Alex Wagner is the face of modern America. European on her father’s side and Burmese (modern-day Myanmar) on her mother’s side, Ms. Wagner went on a journey to not only discover her family’s past, but also discover who she is as individual.
Her experience is detailed in the memoir, Futureface: A Family Mystery, an Epic Quest, and the Secret to Belonging. Inspired by a family member’s off-hand remark, Ms. Wagner decided to look into her familial history. In the process of exploring her mother’s family history in Myanmar and her father’s family history in Ireland and Luxembourg, the author learned a few things about herself in the process.
This book is a fascinating read. Not just from the genealogy angle, but from the angle of what it is to American, especially if the reader is mixed race.
I recommend it.
Today is Yom Hashoah.
Today we say never again. Today we remember the millions of people, both Jewish and non-Jewish, who were murdered by the Nazis and the collaborators simply for being who they were.
The problem is that while we say never again, ethnic genocide is still happening across the world.
The Rohingya Muslims are a minority from Myanmar. Since last summer, nearly 700,000 Rohingya Muslim refugees escaped to Bangladesh. They were the lucky ones. Countless others were murdered for no other reason that being born a Rohingya Muslim.
It’s no secret that the war in Syria is responsible for the deaths of many innocent people. The gas attack last week in Douma left around 100 dead. The survivors, mostly women and children, scrambled to the local hospital to remove the chemicals from their bodies.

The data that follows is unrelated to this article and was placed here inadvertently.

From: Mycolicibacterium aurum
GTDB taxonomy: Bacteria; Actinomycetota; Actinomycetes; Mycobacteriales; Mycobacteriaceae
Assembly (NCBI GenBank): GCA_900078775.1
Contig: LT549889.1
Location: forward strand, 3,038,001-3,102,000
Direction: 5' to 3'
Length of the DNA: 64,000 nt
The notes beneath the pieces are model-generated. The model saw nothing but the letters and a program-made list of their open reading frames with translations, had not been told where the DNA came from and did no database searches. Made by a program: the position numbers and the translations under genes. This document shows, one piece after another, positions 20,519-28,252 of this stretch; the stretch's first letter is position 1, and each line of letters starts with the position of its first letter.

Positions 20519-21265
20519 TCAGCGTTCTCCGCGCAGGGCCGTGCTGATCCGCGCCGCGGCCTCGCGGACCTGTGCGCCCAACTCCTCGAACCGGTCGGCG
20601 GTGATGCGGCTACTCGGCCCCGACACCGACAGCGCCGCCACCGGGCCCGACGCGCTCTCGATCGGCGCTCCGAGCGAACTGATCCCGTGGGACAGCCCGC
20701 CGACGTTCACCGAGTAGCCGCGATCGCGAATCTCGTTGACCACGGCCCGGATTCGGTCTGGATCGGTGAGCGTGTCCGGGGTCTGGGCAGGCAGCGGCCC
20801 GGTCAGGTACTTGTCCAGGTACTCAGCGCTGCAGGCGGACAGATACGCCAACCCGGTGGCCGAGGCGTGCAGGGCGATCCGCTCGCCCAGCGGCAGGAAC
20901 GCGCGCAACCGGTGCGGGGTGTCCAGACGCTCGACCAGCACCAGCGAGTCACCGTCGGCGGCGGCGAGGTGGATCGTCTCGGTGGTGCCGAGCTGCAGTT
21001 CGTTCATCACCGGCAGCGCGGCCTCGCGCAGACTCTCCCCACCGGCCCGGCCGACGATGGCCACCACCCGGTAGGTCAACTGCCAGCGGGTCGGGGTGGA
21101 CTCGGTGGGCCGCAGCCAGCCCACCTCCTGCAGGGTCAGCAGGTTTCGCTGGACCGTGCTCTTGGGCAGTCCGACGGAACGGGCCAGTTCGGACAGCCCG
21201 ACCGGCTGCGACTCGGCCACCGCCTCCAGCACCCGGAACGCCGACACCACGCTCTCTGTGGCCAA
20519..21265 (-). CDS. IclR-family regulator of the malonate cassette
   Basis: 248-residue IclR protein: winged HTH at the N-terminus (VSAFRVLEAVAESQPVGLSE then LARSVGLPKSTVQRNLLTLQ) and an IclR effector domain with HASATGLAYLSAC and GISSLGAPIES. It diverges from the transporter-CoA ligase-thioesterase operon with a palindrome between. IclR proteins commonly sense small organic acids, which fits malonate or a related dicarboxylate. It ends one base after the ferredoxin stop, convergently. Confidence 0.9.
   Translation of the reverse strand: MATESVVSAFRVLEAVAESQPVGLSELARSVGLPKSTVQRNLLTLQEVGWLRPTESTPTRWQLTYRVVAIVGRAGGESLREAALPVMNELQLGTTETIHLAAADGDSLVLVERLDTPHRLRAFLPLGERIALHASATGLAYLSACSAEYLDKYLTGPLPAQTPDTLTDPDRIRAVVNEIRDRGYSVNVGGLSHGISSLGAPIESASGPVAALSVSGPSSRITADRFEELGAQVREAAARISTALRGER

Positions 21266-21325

It’s 2018. I would have hoped that by now, we would have learned our lesson. We would have stood up to dictators and despots before they killed their own people. We would have stopped ethnic cleansing before it began.
I guess that our lesson has yet to be learned.
The Holocaust, like all massacres of an ethnic or religious minority did not start off with concentration camps and gas chambers. It started with words. It started with the dehumanization of Jews and other minorities. That led to political and social disenfranchisement, which directly led to the concentration camps and gas chambers.
After World War II, the common phrase was “never again”. Never again will we stand by as our fellow human beings are slaughtered simply for being who they are. Never again will we let a government openly persecute and slaughter our fellow citizens because they belong to a different faith or their heritage is different from ours.
Never again has become a hollow statement that often used, but rarely acted upon.
In Myanmar, the Rohingya Muslim minority is being massacred en masse by the government. Their only crime, like all of victims of ethnic cleansing, was being who they are.
Perhaps instead of never again, we should simply say again, because ethnic cleansing has happened multiple times since 1945 and we simply continue not to care.